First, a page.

Cats experience anxiety, too, and if you know your cat’s personality well enough, you will be able to easily spot signs of stress. If you notice your cat is acting strange or behaving unlike his normal self, there’s indeed a chance that a certain event is making him anxious. Anxiety is pretty common in cats and it could lead to serious problems if left untreated.
Causes of Anxiety in Cats
To successfully address cat stress and anxiety symptoms, it would help to try to determine what’s causing anxiety in your cat. Has there been a change at home lately? Major household events such as moving to another house, taking in a new pet, or the loss of a family member are a few examples of situations where cats have been known to show signs of anxiety. Different types of anxiety in cats may be caused by different triggers such as:
Boredom – Cats
that aren’t given enough attention or allowed to engage in stimulating
activities may either withdraw or try to let out some pent-up energy by
engaging aggressive behavior.
Fear – Your
cat may be exhibiting anxiety symptoms due to a traumatic experience or an incident
that incited fear.
Unfamiliar environment –
Moving is stressful for most cats, because they are deeply territorial
creatures. You need to be extra considerate of your pet when you’re relocating with your
Separation anxiety –
The introduction of a new pet or a new baby, the loss of a family member, or
any other similar situation can trigger separation anxiety in cats. Any changes in routine due to a new
schedule, for instance, could also trigger cat separation anxiety symptoms.
Medical illness – Your cat
may not be acting like his usual self because he is unwell or is in pain.
· Ageing – Older cats are prone to anxiety. Your elderly cat may be showing symptoms of separation anxiety due to dementia or nervous disorders.
Signs of Anxiety in Cats
If you suspect that your cat is suffering from any type of anxiety, these are some of the symptoms of cat anxiety to watch out for:
Aggressive behavior –
Some cats tend to get aggressive when anxious, scared, or overwhelmed.
Aggressive behavior can cause damage to property or harm to people.
Cats suffering from anxiety tend to meow more than usual. The vocalization
would typically sound distressed, as if asking for attention or help.
Over-grooming – Notice
your cat grooming himself a little more than usual? Anxious cats tend to
over-groom, which could actually lead to hair loss, sores, and lesions.
Litter box “accidents” –
If your cat suddenly stops using his litter box and has “accidents” in
forbidden parts of the house, this could be a sign that he has anxiety.
However, this may also indicate other health problems such as urinary tract
Trembling – Anxiety in
cats may also manifest in other physical symptoms like trembling.
Tailing – Your
cat won’t let you out of sight? Cats
love being near their owners for several reasons. It’s possible your cat is
feeling anxious and is trying to be near you for comfort.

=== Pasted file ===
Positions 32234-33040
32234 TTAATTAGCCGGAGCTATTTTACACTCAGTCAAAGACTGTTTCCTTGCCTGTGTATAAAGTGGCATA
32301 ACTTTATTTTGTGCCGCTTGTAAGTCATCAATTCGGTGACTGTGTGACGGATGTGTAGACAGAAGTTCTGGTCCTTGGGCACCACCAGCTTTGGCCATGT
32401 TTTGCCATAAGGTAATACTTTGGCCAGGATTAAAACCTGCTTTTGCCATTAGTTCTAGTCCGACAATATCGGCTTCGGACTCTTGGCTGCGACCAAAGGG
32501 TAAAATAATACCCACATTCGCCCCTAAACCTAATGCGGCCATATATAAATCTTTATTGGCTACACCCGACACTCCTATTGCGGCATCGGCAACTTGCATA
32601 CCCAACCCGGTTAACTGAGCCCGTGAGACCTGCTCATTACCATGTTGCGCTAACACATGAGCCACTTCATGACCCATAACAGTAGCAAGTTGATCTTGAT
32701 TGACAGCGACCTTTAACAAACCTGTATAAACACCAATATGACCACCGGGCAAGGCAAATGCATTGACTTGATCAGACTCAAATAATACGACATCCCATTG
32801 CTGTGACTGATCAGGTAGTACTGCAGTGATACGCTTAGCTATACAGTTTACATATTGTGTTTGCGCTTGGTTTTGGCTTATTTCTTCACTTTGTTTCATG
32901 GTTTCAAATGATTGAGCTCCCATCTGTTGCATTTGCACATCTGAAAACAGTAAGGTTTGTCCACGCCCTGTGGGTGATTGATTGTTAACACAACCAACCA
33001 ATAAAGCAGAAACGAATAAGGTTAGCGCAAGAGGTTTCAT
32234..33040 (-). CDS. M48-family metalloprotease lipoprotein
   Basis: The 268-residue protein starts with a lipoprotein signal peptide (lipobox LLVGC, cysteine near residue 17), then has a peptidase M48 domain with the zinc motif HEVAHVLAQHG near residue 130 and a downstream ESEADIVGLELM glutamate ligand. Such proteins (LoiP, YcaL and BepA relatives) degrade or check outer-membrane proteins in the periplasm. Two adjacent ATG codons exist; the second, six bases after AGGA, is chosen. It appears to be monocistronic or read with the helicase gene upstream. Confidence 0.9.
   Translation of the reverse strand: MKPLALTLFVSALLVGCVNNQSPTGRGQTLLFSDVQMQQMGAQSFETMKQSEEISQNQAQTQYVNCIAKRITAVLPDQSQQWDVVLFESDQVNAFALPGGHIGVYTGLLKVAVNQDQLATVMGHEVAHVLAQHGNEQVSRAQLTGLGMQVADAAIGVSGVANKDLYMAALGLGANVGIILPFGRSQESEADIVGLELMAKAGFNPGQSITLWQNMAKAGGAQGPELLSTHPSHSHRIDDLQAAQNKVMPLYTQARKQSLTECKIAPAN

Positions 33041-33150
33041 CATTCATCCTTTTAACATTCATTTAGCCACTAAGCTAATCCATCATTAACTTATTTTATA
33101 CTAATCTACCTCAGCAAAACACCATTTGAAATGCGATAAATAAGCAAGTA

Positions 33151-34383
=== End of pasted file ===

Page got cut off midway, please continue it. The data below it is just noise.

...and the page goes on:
Withdrawal – Don’t
see your cat anywhere? Your cat won’t come to you even if it’s time for his
meal? Your cat could be hiding because of anxiety.
Pacing – Cats
love to sleep, sometimes for up to 16 hours a day.
If they can’t stay still, this could be a sign that your cat is suffering from
Eating more or eating less –
In the same way that people lose their appetite or tend to overindulge when
stressed, anxiety may also be affecting your cat’s eating habits.
Lethargy – The
lack of energy or showing disinterest in play activities your cat normally
loves could indicate an underlying health issue, such as anxiety.
· Other signs – Anxious cats may also show symptoms which include vomiting, diarrhea, weight loss, poor coat condition, runny nose, teary eyes, and eating non-food items.
Treating Your Cat’s Anxiety
If you noticed cat anxiety symptoms and would like to help your pet, take the following steps.
1. Rule out any possible medical conditions.
Make sure that the anxiety isn’t rooted into a more serious health problem. Take your cat to the vet to see if your cat is suffering psychologically or if there’s an illness that needs to be addressed. Do this as soon as possible if the anxiety symptoms start to look serious.
2. Make your cat feel safe.
Try to create an environment where your cat
would feel safe and comfortable. However, you don’t want to make many changes
all at once as you already know how change could trigger anxiety in cats. You
can start by setting up a cat tree or something similar, which can be a place
for your cat to hide and relax.
You may also put up scratching posts around the house, which would also serve the purpose of keeping your cat happily busy. If your cat is afraid of loud noises, try to keep the room where he sleeps soundproof, or have him wear a calming shirt.
3. Introduce stimulating activities.
Try to look for toys that could motivate your cats. Online stores offer food puzzle toys that combine two of your cat’s favorite activities: eating and hunting. At the very least, spend a few minutes a day playing with or training your cat. There’s a possibility that this is all he needs.
4. Try anxiety relief medication.
A lot of vets would prescribe medication like Gabapentin for the cat’s anxiety symptoms. You also have the option to try and offer your cat natural remedies like diffusers that release feline pheromones to help cats feel relaxed. Seek your vet’s advice before you try anything as some products could be toxic to cats.
What Happens if Cat Anxiety Remains Untreated?
If left untreated, anxiety in cats could only get worse over time. Not only can it alter your cat’s behavior, but chronic stress can also affect your pet cat’s well-being. Symptoms such as loss of appetite or diarrhea can make your cat weaker, so you want to address the anxiety problem right away. With your tender loving care and professional help, you can help your cat get over the stress he is experiencing and restore him to full health.